How to beat The Little Book That Beats The Market: Redux (Part 3)

How to beat The Little Book That Beats The Market: Redux (Part 3)
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How to beat The Little Book That Beats The Market: Redux (Part 3)

In How to Beat The Little Book That Beats The Market: Redux (and Part 2) I showed how in Quantitative Value we tested Joel Greenblatt’s Magic Formula outlined in The Little Book That (Still) Beats the Market).

We created a generic, academic alternative to the Magic Formula that we call “Quality and Price,” that substituted for EBIT/TEV as its price measure the classic measure in finance literature – book value-to-market capitalization (BM):

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BM = Book Value / Market Price

Quality and Price substitutes for ROIC a quality measure called gross profitability to total assets (GPA). GPA is defined as follows:

GPA = (Revenue ? Cost of Goods Sold) / Total Assets

Like the Magic Formula, it seeks to identify the best combination of high quality and low price. The difference is that Quality and Price substitutes different measures for the quality and price factors. There are reasonable arguments for adopting the measures used in Quality and Price over those used in the Magic Formula, but it’s not an unambiguously more logical approach than the Magic Formula. Whether one combination of measures is better than any other ultimately depends here on their relative performance. So how does Quality and Price stack up against the Magic Formula?

Here are the results of our study comparing the Magic Formula and Quality and Price strategies for the period from 1964 to 2011. Figure 2.5 from the book shows the cumulative performance of the Magic Formula and the Quality and Price strategies for the period 1964 to 2011.

Magic Formula vs Quality and Price

Quality and Price handily outpaces the Magic Formula, turning $100 invested on January 1, 1964, into $93,135 by December 31, 2011, which represents an average yearly compound rate of return of 15.31 percent. The Magic Formula turned $100 invested on January 1, 1964, into $32,313 by December 31, 2011, which represents a CAGR of 12.79 percent. As we discuss in detail in the book, while much improved, Quality and Price is not a perfect strategy: the better returns are attended by higher volatility and worse drawdowns. Even so, on risk-adjusted basis, Quality and Price is the winner.

Figure 2.7 shows the performance of each decile ranked according to the Magic Formula and Quality and Price for the period 1964 to 2011. Both strategies do a respectable job separating the better performed stocks from the poor performers.

Qp MF Decile

This brief examination of the Magic Formula and its generic academic brother Quality and Price, shows that analyzing stocks along price and quality contours can produce market-beating results. This is not to say that our Quality and Price strategy is the best strategy. Far from it. Even in Quality and Price, the techniques used to identify price and quality are crude. More sophisticated measures exist.

At heart, we are value investors, and there are a multitude of metrics used by value investors to find low prices and high quality. We want to know whether there are other, more predictive price and quality metrics than those used by Magic Formula and Quality and Price.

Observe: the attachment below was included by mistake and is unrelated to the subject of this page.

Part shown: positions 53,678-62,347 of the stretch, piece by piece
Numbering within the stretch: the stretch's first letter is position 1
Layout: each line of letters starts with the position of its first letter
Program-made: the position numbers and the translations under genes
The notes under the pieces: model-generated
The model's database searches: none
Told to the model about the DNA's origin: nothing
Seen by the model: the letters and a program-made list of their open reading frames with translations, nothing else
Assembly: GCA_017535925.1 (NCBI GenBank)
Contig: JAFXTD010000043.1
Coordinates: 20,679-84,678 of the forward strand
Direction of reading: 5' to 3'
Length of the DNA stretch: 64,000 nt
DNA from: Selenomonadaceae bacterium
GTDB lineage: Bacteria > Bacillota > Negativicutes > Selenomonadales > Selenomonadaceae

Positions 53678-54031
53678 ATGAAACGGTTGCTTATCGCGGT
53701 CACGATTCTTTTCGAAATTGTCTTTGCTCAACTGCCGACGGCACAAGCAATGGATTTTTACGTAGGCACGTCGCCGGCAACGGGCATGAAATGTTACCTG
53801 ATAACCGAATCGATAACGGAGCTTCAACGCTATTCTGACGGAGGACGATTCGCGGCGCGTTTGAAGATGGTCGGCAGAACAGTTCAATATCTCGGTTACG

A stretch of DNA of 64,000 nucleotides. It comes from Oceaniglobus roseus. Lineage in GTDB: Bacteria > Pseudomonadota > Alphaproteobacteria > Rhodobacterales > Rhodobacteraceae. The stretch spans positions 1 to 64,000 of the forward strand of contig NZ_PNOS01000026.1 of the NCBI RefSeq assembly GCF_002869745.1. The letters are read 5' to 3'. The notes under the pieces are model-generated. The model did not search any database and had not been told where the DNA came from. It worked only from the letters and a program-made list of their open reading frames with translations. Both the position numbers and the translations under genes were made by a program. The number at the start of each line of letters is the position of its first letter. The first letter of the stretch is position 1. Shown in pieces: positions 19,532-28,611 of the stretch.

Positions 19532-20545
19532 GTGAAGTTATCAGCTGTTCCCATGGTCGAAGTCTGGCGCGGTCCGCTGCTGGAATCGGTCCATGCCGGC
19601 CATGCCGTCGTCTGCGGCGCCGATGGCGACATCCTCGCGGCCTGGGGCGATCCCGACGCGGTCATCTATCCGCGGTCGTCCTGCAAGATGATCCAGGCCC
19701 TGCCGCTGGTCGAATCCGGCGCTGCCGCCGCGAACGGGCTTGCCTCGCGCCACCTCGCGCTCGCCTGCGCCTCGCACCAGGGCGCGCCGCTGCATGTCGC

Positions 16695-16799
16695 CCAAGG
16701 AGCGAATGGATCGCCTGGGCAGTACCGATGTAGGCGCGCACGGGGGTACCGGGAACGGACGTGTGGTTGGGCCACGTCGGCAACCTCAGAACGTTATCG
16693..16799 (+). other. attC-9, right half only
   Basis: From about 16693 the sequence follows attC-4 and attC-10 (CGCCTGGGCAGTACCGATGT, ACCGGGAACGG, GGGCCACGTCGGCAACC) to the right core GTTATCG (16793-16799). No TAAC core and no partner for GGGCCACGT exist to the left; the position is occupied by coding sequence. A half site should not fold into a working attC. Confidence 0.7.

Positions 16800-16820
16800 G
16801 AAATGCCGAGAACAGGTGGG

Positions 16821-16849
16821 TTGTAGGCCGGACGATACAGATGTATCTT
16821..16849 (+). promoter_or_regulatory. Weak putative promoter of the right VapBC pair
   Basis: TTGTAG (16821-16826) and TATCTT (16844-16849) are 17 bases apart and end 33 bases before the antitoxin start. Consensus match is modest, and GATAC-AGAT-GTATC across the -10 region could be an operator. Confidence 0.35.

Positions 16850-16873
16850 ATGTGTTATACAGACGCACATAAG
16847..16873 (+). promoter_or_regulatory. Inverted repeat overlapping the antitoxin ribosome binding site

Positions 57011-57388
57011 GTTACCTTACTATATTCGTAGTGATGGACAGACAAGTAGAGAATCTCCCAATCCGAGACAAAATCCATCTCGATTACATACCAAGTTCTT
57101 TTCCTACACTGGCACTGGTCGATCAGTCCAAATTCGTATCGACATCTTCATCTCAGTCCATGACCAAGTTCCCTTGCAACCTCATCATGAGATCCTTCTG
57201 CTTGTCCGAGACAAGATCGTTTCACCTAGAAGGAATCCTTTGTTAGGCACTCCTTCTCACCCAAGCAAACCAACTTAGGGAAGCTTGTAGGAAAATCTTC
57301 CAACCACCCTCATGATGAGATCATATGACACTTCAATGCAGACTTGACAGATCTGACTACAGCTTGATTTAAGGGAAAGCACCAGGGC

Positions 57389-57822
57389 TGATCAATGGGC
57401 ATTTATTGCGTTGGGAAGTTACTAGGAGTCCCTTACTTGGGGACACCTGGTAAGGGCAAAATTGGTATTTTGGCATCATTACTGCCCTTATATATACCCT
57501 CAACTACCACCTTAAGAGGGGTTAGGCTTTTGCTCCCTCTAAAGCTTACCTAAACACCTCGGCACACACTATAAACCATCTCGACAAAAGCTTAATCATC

In Quantitative Value, we conduct an examination into existing industry and academic research into a variety of fundamental value investing methods, and simple quantitative value investment strategies. We then independently backtest each method, and strategy, and combine the best into a new quantitative value investment model.

Order from Quantitative Value from Wiley Finance, Amazon, or Barnes and Noble.

Click here if you’d like to read more on Quantitative Value, or connect with me on LinkedIn.

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My name is Tobias Carlisle. I am the founder and managing member of Eyquem Investment Management LLC, and portfolio manager of Eyquem Fund LP. Eyquem Fund LP pursues a deep value, contrarian, Grahamite investment strategy based on the research featured in Quantitative Value: A Practitioner’s Guide to Automating Intelligent Investment and Eliminating Behavioral Errors (hardcover, 288 pages, Wiley Finance, December 26, 2012), and discussed on Greenbackd. I have extensive experience in activist investment, company valuation, public company corporate governance, and mergers and acquisitions law. Prior to founding Eyquem, I was an analyst at an activist hedge fund, general counsel of a company listed on the Australian Stock Exchange, and a corporate advisory lawyer. As a lawyer specializing in mergers and acquisitions I have advised on transactions across a variety of industries in the United States, the United Kingdom, China, Australia, Singapore, Bermuda, Papua New Guinea, New Zealand, and Guam, ranging in value from $50 million to $2.5 billion. I am a graduate of the University of Queensland in Australia with degrees in law and business (management). Contact me I can be contacted at greenbackd [at] gmail [dot] com. I welcome all feedback. Connect on LinkedIn, where we’re Friends.

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